guidelines for judging causality bradford hill
Guidelines for Judging Causality (Bradford–Hill)
  • Temporality
    • Event occurs after cause
  • Strength of Association
    • No confounding principle
  • Consistency/coherency
    • Are results “similar” across studies
  • Exposure-response
    • Does the response (e.g., RR) reflect a plausible relationship with exposure
judging causality continued

Beware! Can be

misleading

Judging Causality (continued)
  • Experimental evidence
  • Specificity
  • Plausibility

Rarely available

some accepted carcinogens
Some “accepted” carcinogens
  • Ionizing radiation
  • Asbestos
  • Radium
  • Vinyl chloride monomer
  • Benzidine dyes
  • Coal tar pitch volatiles
  • Arsenic
making decisions about causal associations

Making Decisions About Causal Associations

The example of vinyl chloride monomer as a human carcinogen

slide49

SMRs for liver and biliary cancers for workers exposed to vinyl chloride monomer

Risks decrease as studies

get “better” and larger

slide51

Exposure-response relationships for liver cancer in various occupational mortality studies of vinyl chloride monomer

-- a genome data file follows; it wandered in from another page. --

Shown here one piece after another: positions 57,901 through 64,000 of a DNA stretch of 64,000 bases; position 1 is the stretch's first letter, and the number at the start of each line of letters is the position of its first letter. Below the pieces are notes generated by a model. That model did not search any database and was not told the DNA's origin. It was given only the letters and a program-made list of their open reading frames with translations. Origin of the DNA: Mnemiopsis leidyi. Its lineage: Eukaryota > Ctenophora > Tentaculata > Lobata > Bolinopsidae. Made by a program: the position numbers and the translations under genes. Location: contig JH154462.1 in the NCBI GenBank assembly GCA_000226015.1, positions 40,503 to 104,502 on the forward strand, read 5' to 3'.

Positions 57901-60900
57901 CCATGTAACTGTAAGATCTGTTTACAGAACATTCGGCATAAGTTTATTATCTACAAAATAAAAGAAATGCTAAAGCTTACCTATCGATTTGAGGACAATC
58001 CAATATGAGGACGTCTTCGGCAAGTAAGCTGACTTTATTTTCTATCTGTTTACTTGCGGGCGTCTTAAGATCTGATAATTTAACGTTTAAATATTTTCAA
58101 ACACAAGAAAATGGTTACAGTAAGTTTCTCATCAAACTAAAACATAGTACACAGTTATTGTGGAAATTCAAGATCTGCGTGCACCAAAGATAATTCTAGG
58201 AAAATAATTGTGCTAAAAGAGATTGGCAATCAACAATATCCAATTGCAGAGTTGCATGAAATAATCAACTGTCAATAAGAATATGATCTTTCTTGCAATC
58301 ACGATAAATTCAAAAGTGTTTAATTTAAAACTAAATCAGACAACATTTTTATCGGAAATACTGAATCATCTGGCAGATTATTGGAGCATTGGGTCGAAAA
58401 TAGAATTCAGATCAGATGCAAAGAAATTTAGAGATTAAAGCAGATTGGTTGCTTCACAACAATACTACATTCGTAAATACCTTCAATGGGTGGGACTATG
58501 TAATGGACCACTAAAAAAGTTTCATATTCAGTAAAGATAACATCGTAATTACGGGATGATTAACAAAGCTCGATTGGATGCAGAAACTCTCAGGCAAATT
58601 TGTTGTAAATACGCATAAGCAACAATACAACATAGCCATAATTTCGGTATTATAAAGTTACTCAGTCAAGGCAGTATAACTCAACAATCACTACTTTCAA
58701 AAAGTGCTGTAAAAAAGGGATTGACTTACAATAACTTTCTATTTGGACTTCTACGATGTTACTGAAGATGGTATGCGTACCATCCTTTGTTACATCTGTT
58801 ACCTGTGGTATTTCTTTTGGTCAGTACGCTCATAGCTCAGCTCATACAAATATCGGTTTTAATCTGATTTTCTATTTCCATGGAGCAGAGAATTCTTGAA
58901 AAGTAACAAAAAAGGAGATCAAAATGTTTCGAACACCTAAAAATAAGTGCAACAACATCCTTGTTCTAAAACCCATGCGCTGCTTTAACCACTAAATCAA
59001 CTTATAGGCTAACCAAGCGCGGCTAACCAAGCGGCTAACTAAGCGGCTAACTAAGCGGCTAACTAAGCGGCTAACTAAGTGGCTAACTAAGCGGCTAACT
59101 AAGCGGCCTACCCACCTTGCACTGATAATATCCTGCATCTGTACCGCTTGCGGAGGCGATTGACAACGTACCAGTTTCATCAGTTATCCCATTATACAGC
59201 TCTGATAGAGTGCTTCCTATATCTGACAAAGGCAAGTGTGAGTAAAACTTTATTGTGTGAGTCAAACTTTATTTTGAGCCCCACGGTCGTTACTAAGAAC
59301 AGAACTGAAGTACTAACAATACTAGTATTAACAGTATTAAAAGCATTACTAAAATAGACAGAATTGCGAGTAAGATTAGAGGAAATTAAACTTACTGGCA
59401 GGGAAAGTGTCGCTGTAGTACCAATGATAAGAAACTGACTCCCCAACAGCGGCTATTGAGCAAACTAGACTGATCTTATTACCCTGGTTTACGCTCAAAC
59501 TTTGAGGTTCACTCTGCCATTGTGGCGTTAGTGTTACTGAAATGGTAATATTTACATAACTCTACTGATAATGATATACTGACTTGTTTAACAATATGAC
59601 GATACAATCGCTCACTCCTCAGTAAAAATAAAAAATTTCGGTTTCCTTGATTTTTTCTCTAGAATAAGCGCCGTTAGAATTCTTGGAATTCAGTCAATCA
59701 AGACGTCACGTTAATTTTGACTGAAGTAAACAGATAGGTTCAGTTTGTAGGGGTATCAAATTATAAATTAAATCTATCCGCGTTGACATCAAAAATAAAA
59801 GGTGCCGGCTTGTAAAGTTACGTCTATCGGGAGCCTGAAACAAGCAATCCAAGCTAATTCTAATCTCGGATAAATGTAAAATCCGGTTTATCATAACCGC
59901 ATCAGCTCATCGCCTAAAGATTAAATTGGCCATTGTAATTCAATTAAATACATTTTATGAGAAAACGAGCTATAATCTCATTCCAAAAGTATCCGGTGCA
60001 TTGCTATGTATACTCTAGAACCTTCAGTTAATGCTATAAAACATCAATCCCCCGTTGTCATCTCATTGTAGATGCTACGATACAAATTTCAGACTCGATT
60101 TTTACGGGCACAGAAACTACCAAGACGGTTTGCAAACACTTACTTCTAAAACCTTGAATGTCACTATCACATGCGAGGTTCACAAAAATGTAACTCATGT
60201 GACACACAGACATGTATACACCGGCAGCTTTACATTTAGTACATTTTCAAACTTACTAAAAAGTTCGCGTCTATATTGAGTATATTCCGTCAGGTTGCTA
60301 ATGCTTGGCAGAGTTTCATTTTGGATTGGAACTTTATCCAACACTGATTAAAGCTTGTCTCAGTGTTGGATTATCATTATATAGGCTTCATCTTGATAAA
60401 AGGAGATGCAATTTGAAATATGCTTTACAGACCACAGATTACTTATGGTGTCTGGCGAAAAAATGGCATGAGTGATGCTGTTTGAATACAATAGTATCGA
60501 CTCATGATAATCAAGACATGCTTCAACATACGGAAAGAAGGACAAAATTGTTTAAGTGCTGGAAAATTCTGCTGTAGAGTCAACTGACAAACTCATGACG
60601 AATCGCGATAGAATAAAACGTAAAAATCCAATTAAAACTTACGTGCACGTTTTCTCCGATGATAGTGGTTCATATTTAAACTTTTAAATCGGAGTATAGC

international agency for research on cancer iarc
International Agency for Research on Cancer (IARC)
  • IARC working group of experts declared that vinyl chloride monomer is a Class 1 human carcinogen
    • This decision process was based on a “weight-of-the-evidence” approach (inductive reasoning)
    • It uses human and experimental data
    • The conclusion was a consensus decision
other processes
Other Processes
  • Consensus conferences (NIH)
  • Governmental law/decree
sources for carcinogencity information
Sources for carcinogencity information

International Agency for Research on Cancer (IARC)

U.S. National Toxicology Program

U.S. Environmental Protection Agency

NIOSH

web sites
Web sites
  • EPA server: listserver@unixmail.rtpnc.epa.gov
  • Health Canada: www.hc-sc.ca
  • U.S. NCI: www.nci.nih.gov
  • U.S. NIEHS: www.niehs.nih.gov
  • WHO: www.who.org
  • IARC: www.iarc.fr
  • CDC: www.cdc.gov
u s ntp
U.S. NTP

ntp-server.niehs.nih.gov

Annual Report on Carcinogens

U.S. EPA

www.epa.gov/ngispgm3/iris/index.html

IRIS – Integrated Risk Information System

NIOSH

“Pocket Guide to Chemical Hazards”

www.cdc.gov/niosh/homepage.html

“Current Intelligence Bulletins”

And other databases

exposure limit values
Exposure Limit Values
  • TLV – ACGIH (www.acgih.org)
  • Quebec: Gazette, No 50, 1 Dec 1993, Part 2
where to get this lecture
Where to get this lecture
  • http://www.epi.mcgill.ca
    • Under Faculty
    • Under Courses
    • Occupational Cancer Lecture